You will be picked up from your hotel and do the herb walk, it takes about 3 hours, with time out to stop at an organic restaurant. In addition to discovering herbs that grow along the edges of the sawahs, you learn of the methods the farmers use to cultivate rice. Although it doesn’t seem obvious how ownership of the sawash is established, narrow irrigation channels and different ground levels apparently delineate who owns what patch of land. Lilir believes it is crucial for young people to spend time working in the rice field to get a feel for their land and to learn about how they are connected to it. Unfortunately, many are reluctant to embrace the old ways when new technology beckons. Similarly, when it comes to treatment of ailments, most young people seek cures through modern medicines, eschewing traditional methods.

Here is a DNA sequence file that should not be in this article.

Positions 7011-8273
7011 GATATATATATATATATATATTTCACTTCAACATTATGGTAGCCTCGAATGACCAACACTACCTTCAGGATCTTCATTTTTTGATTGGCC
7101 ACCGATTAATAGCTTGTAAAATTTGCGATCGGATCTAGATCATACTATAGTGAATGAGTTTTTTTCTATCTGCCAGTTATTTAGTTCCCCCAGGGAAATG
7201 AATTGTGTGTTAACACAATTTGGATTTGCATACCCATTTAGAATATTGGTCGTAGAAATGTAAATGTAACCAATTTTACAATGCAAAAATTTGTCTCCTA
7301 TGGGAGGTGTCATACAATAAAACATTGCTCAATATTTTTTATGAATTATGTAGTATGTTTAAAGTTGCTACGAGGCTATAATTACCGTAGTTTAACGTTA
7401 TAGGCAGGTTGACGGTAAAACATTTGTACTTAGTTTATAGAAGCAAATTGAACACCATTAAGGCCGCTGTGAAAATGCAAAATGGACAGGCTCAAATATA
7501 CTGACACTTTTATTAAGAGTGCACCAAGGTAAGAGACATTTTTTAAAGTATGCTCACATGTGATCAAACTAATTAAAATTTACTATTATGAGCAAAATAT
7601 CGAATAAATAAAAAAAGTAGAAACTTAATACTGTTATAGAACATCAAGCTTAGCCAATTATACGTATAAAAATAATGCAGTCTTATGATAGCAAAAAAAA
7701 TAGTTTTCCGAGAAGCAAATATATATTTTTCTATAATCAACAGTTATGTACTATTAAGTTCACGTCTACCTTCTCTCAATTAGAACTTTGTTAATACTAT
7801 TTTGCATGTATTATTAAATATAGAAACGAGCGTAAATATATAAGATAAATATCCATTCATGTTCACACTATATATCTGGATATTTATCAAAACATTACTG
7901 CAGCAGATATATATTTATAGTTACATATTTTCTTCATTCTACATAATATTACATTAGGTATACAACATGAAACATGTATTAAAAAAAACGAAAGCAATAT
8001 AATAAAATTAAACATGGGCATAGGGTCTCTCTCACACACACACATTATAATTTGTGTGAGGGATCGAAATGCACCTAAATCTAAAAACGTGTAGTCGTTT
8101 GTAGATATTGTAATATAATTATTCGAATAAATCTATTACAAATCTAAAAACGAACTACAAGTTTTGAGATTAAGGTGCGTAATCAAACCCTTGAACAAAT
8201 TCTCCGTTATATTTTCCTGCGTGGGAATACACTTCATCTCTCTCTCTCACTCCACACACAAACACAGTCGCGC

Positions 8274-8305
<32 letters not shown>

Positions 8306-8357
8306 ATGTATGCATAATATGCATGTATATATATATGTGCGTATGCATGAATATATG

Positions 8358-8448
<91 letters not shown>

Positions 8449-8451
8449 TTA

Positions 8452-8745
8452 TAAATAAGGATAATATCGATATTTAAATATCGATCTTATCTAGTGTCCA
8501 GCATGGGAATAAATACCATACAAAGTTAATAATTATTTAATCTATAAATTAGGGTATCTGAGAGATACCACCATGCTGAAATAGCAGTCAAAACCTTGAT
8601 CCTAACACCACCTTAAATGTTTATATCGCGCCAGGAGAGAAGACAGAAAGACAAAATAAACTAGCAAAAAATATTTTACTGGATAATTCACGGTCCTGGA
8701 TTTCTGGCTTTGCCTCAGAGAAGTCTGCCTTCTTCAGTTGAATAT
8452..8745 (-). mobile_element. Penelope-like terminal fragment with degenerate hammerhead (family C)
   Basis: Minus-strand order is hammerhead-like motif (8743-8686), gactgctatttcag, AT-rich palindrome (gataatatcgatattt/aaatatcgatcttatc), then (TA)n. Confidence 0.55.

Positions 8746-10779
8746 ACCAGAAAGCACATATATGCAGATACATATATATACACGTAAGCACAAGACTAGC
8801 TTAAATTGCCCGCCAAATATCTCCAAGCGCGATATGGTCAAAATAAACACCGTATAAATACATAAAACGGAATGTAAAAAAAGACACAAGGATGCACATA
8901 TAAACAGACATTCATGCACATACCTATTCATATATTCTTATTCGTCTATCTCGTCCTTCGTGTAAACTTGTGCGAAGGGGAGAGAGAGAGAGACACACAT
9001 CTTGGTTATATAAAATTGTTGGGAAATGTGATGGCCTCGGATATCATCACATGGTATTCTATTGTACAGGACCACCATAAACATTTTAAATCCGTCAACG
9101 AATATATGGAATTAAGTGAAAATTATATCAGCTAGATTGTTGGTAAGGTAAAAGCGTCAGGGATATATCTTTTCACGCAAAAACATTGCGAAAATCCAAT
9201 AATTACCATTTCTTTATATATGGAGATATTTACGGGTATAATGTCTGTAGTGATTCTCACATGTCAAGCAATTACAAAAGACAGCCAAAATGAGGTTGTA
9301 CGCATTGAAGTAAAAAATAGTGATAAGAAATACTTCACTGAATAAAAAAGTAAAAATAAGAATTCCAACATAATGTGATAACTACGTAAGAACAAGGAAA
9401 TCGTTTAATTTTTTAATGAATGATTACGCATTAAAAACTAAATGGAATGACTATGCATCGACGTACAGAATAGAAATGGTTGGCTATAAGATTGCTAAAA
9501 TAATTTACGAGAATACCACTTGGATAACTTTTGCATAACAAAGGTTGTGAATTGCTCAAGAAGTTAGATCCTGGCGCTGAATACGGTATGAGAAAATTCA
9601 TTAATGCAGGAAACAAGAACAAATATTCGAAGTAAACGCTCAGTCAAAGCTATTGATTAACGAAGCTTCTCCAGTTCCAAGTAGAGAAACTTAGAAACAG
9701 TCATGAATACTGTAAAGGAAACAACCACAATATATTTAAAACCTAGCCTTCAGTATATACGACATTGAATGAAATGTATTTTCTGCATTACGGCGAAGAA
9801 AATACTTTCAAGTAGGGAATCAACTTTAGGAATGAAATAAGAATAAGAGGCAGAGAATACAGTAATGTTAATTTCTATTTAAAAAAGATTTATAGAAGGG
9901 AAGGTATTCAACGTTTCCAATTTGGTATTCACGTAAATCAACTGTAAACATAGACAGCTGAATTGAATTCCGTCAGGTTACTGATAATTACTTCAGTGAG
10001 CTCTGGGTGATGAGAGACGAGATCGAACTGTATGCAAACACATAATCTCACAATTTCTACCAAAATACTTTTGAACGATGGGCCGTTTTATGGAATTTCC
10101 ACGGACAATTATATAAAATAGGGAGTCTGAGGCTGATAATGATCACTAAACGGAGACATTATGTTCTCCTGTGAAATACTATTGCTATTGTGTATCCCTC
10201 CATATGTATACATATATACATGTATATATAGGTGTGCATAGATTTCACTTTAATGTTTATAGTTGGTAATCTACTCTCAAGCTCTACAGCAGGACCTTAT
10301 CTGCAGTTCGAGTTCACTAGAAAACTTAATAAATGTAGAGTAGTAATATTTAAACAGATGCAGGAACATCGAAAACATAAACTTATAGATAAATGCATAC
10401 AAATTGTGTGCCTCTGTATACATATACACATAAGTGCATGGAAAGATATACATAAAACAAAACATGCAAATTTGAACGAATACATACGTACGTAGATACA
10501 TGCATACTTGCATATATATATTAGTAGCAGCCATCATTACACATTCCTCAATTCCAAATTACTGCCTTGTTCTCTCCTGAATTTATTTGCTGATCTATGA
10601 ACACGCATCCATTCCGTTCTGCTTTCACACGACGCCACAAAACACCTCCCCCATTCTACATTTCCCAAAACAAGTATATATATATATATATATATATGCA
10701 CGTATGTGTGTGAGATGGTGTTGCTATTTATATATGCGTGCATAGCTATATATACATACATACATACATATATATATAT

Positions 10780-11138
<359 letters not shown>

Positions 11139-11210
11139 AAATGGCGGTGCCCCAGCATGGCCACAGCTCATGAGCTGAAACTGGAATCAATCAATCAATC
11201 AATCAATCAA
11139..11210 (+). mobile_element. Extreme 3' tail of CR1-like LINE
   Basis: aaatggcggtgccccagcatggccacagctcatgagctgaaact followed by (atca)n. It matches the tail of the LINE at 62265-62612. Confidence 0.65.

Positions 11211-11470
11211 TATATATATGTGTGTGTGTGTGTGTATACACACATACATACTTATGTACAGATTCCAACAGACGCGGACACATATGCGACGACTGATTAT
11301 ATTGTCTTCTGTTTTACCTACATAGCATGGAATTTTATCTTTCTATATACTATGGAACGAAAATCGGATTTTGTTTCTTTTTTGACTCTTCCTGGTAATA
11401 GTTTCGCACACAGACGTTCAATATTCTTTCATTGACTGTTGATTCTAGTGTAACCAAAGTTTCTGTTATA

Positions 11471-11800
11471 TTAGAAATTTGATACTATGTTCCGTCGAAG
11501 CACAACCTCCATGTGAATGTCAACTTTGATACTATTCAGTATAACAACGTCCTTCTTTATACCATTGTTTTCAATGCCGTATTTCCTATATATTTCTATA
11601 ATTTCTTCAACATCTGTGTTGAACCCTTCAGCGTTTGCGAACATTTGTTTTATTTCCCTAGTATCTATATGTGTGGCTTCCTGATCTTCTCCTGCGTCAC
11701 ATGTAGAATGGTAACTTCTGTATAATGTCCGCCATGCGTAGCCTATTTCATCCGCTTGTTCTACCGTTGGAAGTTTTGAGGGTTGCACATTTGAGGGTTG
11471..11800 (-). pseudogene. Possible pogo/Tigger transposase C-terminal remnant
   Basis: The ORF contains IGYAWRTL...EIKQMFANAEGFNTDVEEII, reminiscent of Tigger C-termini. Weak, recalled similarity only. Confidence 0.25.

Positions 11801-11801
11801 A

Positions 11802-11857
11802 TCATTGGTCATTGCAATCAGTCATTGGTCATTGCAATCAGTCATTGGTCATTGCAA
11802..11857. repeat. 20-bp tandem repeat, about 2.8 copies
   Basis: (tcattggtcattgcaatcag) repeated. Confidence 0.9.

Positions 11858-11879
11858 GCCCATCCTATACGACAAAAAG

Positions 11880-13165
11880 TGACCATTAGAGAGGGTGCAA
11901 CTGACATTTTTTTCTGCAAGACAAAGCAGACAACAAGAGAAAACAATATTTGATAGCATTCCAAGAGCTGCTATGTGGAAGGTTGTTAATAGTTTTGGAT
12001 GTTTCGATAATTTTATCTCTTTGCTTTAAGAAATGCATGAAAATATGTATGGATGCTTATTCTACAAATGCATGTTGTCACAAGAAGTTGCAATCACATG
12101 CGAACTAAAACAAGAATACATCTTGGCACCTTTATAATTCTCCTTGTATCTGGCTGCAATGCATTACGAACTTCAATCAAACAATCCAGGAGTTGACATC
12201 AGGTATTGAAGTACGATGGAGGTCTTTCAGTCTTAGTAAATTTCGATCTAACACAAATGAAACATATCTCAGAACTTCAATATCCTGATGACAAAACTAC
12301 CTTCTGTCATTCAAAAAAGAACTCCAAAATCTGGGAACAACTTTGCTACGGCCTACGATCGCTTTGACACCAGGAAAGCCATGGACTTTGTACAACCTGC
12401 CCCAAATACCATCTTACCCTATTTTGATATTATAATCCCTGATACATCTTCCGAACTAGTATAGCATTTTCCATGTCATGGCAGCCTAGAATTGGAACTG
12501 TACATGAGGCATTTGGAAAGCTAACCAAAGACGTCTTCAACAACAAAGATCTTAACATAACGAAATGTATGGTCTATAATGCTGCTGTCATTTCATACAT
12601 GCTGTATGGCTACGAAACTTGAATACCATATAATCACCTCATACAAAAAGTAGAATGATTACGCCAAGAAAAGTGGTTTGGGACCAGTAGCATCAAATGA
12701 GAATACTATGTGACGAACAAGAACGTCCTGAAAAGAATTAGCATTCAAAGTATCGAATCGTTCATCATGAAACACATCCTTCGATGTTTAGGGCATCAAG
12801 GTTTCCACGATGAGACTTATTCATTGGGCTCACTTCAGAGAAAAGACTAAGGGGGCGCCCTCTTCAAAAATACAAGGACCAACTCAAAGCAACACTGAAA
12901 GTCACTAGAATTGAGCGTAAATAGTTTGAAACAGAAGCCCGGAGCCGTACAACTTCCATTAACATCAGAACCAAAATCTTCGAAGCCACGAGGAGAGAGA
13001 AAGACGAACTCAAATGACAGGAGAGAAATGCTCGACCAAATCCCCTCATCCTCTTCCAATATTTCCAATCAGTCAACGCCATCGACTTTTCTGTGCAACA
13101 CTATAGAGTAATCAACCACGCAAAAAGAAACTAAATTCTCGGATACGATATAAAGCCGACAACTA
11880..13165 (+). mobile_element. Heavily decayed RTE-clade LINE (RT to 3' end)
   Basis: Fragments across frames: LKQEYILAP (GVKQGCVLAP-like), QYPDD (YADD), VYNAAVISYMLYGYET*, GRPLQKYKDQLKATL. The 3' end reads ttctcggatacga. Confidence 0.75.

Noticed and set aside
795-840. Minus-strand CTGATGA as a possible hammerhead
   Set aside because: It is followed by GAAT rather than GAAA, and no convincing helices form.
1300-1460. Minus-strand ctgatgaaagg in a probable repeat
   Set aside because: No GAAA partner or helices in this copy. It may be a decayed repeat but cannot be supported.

The older generations have used traditional medicines all their lives and for them, it is natural to harvest what is needed from their own backyards. Farmers in the sawahs have long used body scrub such as boreh at the end of a long backbreaking day. Used to help prevent rheumatism, the boreh scrub is made at home using a mix of cloves, ginger, red rice, galangal and temu lawak(Javanese turmeric), pounded to a thick paste and applied to the body until the paste dries, before being washed off.
The wide variety of plant life that grows together along the edges of the sawahs providing food and medicine is a revelation. Turmeric whith roots and coconut palms, taro plants and banana trees, lemon grass and citronella, soursop, jackfruit, pineapple and breadfruit grow side by side. Lilir pulls, picks and crushes roots and leaves so we can smell the strong fragrances. We stop to taste edible leaves, to suck the nectar out of the red flowers of the ”closed”hibiscus tree, and to drink fresh, young coconut juice.